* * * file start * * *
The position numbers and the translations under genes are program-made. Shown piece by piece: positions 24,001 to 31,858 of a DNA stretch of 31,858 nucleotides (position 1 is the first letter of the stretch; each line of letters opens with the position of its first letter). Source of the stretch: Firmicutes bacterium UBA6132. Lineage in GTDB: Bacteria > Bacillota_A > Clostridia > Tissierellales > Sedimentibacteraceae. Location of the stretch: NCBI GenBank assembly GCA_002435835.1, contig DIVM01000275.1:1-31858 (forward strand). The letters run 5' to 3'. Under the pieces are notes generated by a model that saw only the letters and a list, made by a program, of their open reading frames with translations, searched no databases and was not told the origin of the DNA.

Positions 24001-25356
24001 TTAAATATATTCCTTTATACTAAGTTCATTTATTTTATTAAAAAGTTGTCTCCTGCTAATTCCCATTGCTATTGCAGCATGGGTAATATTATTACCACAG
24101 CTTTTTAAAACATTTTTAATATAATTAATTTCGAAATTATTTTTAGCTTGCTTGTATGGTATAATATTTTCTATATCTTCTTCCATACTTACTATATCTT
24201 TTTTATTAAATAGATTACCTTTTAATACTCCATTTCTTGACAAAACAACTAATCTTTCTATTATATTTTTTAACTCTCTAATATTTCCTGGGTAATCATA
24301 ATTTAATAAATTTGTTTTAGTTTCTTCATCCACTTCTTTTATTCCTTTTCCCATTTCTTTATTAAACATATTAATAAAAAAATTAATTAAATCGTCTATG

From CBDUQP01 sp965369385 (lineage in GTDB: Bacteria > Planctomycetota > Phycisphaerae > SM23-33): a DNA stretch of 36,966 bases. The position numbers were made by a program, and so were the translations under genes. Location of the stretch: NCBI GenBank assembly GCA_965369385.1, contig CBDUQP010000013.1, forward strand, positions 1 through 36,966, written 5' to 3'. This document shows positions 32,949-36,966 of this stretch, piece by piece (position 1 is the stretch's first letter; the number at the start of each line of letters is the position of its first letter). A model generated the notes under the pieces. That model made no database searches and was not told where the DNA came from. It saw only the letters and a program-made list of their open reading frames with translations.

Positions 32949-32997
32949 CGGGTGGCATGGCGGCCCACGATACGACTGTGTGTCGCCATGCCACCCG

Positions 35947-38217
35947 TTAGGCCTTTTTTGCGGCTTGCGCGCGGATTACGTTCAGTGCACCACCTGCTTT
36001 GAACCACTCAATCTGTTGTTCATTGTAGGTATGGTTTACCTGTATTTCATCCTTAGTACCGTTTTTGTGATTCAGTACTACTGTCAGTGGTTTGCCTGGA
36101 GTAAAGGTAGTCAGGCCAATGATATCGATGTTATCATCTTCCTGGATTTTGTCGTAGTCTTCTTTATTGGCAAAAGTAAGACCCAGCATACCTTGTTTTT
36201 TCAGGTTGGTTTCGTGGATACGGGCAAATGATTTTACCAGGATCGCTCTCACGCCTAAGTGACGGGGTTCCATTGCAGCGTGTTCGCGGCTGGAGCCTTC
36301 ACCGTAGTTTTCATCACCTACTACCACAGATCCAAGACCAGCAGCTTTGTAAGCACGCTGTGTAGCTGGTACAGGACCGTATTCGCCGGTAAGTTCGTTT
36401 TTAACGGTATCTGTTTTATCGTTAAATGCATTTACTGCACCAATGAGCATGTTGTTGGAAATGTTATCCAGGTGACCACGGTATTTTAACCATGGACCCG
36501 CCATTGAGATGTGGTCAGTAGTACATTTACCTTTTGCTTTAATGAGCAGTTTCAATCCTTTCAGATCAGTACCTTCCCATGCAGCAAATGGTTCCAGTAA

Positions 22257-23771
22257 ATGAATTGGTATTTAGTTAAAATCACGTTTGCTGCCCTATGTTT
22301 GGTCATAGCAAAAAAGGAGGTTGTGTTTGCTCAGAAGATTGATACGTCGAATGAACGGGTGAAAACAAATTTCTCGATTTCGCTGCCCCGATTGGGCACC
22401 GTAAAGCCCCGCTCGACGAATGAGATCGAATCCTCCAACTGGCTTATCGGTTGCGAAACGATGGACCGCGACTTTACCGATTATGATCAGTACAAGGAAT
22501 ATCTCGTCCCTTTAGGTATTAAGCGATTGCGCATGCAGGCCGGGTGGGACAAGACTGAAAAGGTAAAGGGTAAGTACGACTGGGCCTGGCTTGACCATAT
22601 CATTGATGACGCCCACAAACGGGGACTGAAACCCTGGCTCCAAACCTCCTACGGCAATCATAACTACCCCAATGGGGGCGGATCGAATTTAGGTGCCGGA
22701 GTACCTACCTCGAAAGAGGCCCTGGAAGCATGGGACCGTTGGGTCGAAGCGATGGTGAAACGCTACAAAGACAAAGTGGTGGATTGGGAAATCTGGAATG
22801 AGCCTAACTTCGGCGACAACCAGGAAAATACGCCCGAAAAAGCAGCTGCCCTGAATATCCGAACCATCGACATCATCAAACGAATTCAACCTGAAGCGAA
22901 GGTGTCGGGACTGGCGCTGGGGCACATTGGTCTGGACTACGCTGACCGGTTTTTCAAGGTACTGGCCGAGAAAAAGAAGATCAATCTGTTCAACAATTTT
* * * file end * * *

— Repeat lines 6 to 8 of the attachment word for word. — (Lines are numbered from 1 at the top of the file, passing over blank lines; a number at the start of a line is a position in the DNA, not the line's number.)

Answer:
24301 ATTTAATAAATTTGTTTTAGTTTCTTCATCCACTTCTTTTATTCCTTTTCCCATTTCTTTATTAAACATATTAATAAAAAAATTAATTAAATCGTCTATG

From CBDUQP01 sp965369385 (lineage in GTDB: Bacteria > Planctomycetota > Phycisphaerae > SM23-33): a DNA stretch of 36,966 bases. The position numbers were made by a program, and so were the translations under genes. Location of the stretch: NCBI GenBank assembly GCA_965369385.1, contig CBDUQP010000013.1, forward strand, positions 1 through 36,966, written 5' to 3'. This document shows positions 32,949-36,966 of this stretch, piece by piece (position 1 is the stretch's first letter; the number at the start of each line of letters is the position of its first letter). A model generated the notes under the pieces. That model made no database searches and was not told where the DNA came from. It saw only the letters and a program-made list of their open reading frames with translations.

Positions 32949-32997